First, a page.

Friday, 30 November 2007


Are you interested in helping men to challenge gender oppression? Are you keen to think more about what men can do to combat sexism? or perhaps you know someone who fits this description? If so then come along to the brand new London pro-feminist men’s group. We meet every 2 weeks on Thursdays at 6:30pm (at the moment!) and our next meeting is on the 13th December at the London Action Resource Centre (LARC). The address is 62 Fieldgate Street, Whitechapel, London, E1 1ES and it’s on the corner of Fieldgate Street and Parfett Street.

The group has no set objectives as such yet but will hopefully be a supportive environment in which men can learn to challenge patriarchy and sexism within themselves, the group and society in general.

To find out more about the group or about our next meeting then please get in contact with us at .

Have a lovely day!

London Pro-feminist Men’s group

Tuesday, 27 November 2007

Reclaim the Night Rally!

Last Saturday we had a stall in the University of London Union for the "Reclaim the Night" rally to cheer on our sisters who had marched triumphantly through London to take a stand against violence against women.

Our stall was run by the motley crew of John and Jon (pictured above) and was very well received - we got plenty of high-fives and an overflowing email list. Maybe part of that reception was due to Jon's forward thinking in bringing along a bag of chocolate, some biscuits, amusing gender-bending cartoons and colouring-in equipment. Certainly we aren't making ourselves unpopular anyhow!

We also sold over 20 white ribbons for men to make a statement against misogynistic violence, and that money is now safely in the hands of an anti-rape charity.

I certainly learnt a lot about feminism from the Fawcett Society women, met more interesting people of all genders than I normally would have in a month, and on top of all that got to hone my colouring skills, which have been dormant since Year 10 Geography lessons...

Just to update you on events:
Tomorrow (Tuesday 27th November) people are meeting at 9pm at Oxford Circus tube to protest the LSE heat of the Miss London university competition

And Thursday (29th November) at 7pm at the London Activists' Resource Centre (LARC) in Whitechapel we have our scheduled fortnightly meeting.

John A.

Sunday, 25 November 2007

Second meeting minutes

15/11/07 @ LARC

Present: Daniel, David and Jon

Why use the term pro-feminist?

We discussed the idea of feminism as a movement of women to emancipate women from patriarchy and that men who support this should call themselves pro-feminist not feminist as they cannot know what it is to be an embodied socialised woman fighting against sexism. The alternative viewpoint argues that anyone who is against patriarchy (which includes people of all genders) should call themselves feminist. One person suggested that regardless of which you thought was the correct approach, calling ourselves pro-feminists has the advantage that it is less likely to antagonise existing feminists against us. None of us had a problem with the term pro-feminist and there was broad agreement with the first of these two basic ideas about using the term pro-feminist rather than feminist man or male feminist.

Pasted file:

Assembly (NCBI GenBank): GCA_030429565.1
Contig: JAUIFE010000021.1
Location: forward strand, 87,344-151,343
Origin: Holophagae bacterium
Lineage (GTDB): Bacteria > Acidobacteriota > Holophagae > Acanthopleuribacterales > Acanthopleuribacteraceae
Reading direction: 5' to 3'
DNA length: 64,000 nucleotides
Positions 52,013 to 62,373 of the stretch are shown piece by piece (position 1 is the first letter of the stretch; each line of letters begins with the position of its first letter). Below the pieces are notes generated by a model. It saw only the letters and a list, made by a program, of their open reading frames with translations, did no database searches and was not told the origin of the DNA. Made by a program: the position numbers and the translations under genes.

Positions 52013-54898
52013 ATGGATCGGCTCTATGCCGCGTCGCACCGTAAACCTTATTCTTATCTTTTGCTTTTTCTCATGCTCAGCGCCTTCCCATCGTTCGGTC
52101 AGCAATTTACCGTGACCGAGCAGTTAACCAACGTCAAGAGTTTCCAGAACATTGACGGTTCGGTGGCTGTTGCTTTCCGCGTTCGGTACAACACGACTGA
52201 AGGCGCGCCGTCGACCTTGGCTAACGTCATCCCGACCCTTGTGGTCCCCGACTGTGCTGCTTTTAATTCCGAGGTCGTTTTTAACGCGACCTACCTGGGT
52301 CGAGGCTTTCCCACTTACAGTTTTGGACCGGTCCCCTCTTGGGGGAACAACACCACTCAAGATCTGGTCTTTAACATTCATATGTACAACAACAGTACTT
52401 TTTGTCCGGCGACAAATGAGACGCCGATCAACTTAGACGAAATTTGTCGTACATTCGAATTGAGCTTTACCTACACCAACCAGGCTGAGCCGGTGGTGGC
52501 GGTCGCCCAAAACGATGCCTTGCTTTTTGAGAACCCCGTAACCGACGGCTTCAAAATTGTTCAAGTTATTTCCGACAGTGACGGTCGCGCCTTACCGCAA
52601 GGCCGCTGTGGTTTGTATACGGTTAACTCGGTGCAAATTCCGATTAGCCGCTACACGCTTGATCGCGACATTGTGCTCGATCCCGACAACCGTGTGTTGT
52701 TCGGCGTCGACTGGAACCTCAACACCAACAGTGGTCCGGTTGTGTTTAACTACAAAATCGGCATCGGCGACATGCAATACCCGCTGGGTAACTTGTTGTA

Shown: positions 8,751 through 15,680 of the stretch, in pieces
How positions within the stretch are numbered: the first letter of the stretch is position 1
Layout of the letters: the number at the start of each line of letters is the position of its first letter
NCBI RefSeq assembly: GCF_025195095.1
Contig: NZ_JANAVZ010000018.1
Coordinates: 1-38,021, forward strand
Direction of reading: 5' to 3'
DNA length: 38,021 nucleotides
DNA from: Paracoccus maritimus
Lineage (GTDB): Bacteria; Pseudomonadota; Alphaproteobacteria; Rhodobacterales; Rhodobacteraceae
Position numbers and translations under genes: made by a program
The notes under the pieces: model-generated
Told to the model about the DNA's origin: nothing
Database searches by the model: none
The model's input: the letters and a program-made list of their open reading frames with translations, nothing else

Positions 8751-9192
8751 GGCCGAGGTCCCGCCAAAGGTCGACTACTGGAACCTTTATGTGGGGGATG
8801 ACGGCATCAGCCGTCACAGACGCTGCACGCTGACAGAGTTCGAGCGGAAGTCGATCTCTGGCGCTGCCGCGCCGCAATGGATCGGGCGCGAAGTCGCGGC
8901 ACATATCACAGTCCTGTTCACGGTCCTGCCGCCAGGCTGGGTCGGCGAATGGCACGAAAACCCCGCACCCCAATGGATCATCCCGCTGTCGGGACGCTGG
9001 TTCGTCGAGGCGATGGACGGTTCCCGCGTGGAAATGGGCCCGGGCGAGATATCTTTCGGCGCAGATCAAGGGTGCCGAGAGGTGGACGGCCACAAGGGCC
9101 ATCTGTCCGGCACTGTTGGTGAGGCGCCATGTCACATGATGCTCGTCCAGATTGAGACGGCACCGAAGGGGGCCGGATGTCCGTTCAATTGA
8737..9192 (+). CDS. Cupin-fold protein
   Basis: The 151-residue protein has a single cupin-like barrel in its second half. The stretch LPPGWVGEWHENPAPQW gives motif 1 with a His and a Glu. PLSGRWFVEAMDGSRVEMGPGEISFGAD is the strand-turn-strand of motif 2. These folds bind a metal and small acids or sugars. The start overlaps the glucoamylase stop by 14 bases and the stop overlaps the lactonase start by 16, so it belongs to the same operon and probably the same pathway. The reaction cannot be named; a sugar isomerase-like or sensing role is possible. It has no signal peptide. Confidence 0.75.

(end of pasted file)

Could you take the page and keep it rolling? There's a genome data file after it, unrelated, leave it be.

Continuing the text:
We agreed that the group is undoubtedly going to be in tricky territory when it comes to discussing men and gender and there’s a strong temptation to pick our way carefully through this terrain in an intellectual way. We agreed that it’s important to develop a level of trust between group members so we can talk about how we feel about these issues and say things that might be controversial or sound silly and feel safe doing so.

We talked about the idea that perhaps the group was trying to do too much too soon. We agreed that having a stall at the rally after the Reclaim the Night march was a good idea and that it might be a chance to meet other pro-feminist men. We also all agreed that the idea of men stewarding a women only march (especially RtN march) was highly dubious and perhaps went directly against the whole point of the march. In the light of this discussion at least one person is reconsidering their involvement in stewarding the march, particularly if it involves some kind of “protecting women from dangerous men”!

We mentioned the fact that a small group isn’t such a bad thing but that 3 people was probably too few. We discussed the possibility of trying to attract more men through some kind of social event, possibly a film and discussion or something. We decided to wait and see and to publicise a few basic discussion based meetings and see how many people we get coming along.

We agreed that we need to meet regularly and at the same time and place. For the time being that will be at LARC at 7pm probably every two weeks on a Thursday. So the next meeting will be at LARC on Thursday 29th November at 7pm.

We discussed the idea of coming up with a list of different interesting topics to cover that men would be keen to discuss. We also thought it might be a good idea to have one man talk about a significant moment in their life that relates to gender issues and then have everyone discuss this together. It could be text they read, a conversation, a relationship an argument anything really. We felt this would allow for an emotional as well as intellectual interaction within the group, which we all feel is important.